Session Time: 12:30pm-2:00pm
Location: Exhibit Hall located in Hall B, Level 2
Objective: The aim of this work was to study the effect of harmaline-induced tremor on cortical oscillatory activities, and the sensitivity of potential EEG signatures to the reference drugs.
Background: Essential tremor (ET) is a one of the most common form of movement disorders, which is characterized by the apparition of postural tremor and intensifies when one tries to use the affected muscles. ET typically involves a tremor of the arms, hands or fingers. Several treatment options are available depending on the severity of the disease. The first line medication is beta-blockers such as propranolol or the anti-epileptic primidone. Second line medications are the anti-epileptics topiramate, gabapentin and levetiracetam given as an add-on therapy with the first line drug. Despite the wide possibility of medications a large number of patients are not adequately relieved. There is therefore an urgent need to find new specific treatments for ET. The most widely used animal model of essential tremor is generated by the administration of the beta-carbolin (harmaline) in mice. Harmaline induces long-lasting tremors in mice by increasing neuronal synchrony and rhythmicity in the olivocerebellar system. In this model the classical read-out is the recording of tremor frequency that occurs between 8 to 10Hz.
Methods: In this study we recorded cortical EEG activities in mice after the injection of harmaline.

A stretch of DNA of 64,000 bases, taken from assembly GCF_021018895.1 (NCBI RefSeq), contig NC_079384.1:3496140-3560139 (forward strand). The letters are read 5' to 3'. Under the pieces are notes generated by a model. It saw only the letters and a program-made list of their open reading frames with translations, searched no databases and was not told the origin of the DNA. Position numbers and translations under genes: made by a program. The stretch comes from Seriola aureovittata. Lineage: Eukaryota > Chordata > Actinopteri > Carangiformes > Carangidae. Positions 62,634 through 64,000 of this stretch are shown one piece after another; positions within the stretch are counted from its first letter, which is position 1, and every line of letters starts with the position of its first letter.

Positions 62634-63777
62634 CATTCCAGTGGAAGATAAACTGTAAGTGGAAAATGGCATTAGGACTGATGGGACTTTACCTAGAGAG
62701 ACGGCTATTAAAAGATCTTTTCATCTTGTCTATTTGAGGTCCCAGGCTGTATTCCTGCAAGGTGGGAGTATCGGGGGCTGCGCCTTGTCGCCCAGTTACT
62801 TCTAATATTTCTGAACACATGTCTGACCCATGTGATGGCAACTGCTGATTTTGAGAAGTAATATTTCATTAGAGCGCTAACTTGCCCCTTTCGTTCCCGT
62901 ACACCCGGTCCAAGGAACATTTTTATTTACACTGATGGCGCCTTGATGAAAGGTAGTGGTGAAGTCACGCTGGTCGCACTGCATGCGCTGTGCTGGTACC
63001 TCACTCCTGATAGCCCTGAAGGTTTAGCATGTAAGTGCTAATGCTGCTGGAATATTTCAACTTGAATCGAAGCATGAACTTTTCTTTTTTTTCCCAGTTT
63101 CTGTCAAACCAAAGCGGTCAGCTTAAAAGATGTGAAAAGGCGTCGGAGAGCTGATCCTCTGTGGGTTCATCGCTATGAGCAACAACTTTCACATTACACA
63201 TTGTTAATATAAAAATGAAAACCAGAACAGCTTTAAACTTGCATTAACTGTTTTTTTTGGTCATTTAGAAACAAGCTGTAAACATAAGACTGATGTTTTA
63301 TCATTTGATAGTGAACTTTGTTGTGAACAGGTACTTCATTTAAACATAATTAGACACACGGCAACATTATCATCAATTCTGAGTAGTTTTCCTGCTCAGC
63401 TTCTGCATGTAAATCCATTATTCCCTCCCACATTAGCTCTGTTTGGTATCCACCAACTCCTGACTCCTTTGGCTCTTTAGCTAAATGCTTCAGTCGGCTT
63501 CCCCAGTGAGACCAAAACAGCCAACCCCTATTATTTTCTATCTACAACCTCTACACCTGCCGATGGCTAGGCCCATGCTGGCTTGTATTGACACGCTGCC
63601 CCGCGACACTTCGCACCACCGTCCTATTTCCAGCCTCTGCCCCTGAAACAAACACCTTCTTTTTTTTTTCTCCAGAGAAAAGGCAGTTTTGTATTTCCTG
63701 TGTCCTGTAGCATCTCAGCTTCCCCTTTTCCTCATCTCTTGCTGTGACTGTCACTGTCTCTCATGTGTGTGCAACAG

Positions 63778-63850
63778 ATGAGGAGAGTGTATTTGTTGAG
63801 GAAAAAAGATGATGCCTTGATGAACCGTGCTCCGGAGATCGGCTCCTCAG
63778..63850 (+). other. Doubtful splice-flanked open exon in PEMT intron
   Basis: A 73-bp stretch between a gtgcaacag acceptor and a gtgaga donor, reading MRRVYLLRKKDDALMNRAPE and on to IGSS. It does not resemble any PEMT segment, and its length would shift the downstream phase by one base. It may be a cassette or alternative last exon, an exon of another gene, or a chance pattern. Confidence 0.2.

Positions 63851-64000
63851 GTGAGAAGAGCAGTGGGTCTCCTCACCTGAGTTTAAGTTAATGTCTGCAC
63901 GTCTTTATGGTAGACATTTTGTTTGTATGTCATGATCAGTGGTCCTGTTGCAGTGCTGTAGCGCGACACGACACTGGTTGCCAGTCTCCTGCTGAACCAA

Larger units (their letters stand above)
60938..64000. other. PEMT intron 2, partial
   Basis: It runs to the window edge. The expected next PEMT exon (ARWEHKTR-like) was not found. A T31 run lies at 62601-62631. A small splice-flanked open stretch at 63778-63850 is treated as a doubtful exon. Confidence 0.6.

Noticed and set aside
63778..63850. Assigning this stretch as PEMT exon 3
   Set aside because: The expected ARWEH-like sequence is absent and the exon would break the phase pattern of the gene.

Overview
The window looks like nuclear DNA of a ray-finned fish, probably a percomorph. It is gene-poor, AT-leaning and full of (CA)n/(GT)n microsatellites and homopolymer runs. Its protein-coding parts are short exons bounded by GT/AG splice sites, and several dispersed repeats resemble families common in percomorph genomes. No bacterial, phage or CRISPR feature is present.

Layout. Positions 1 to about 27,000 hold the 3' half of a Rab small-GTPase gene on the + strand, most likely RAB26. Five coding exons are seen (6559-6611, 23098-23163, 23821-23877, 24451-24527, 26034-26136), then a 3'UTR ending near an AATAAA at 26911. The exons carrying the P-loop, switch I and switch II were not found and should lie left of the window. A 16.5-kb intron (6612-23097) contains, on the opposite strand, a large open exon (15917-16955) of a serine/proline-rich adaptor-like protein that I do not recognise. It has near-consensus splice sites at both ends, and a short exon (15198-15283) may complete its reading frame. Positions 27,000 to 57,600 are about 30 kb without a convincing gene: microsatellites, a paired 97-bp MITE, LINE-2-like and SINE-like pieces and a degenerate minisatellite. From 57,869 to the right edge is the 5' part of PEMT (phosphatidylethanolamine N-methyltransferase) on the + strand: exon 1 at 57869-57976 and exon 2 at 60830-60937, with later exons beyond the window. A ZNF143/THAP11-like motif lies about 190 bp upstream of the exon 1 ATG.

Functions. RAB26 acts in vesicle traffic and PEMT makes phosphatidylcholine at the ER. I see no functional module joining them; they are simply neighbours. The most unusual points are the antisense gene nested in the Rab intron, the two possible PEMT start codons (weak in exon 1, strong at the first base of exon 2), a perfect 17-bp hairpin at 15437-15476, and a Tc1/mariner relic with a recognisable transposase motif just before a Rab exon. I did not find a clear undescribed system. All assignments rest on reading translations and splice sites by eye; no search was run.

Results: We found that harmaline (10, 20, 30mg/kg) dose-dependently increased the power of cortical oscillations in the 15-60Hz range, along with action tremors. This power increase appeared within a few minutes after treatment and remained stable for at least 2h30. This oscillation was also present, to a lesser extent, in other brain structures, such as the hippocampus. A 20 minutes pre-treatment with the first-line medication propranolol (10mg/kg) strongly attenuated the harmaline-induced tremors and reversed the 35-60Hz oscillation to control levels.
Conclusions: These electrophysiological signatures of the rodent harmaline model might constitute a powerful tool for drug development for essential tremor.
To cite this abstract in AMA style:V. Duveau, B. Mandé, B. Pouyatos, Y. Roche, C. Roucard. Identification of a new biomarker in a mouse model of essential tremor using EEG [abstract]. Mov Disord. 2016; 31 (suppl 2). https://www.mdsabstracts.org/abstract/identification-of-a-new-biomarker-in-a-mouse-model-of-essential-tremor-using-eeg/. Accessed March 1, 2024.
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MDS Abstracts - https://www.mdsabstracts.org/abstract/identification-of-a-new-biomarker-in-a-mouse-model-of-essential-tremor-using-eeg/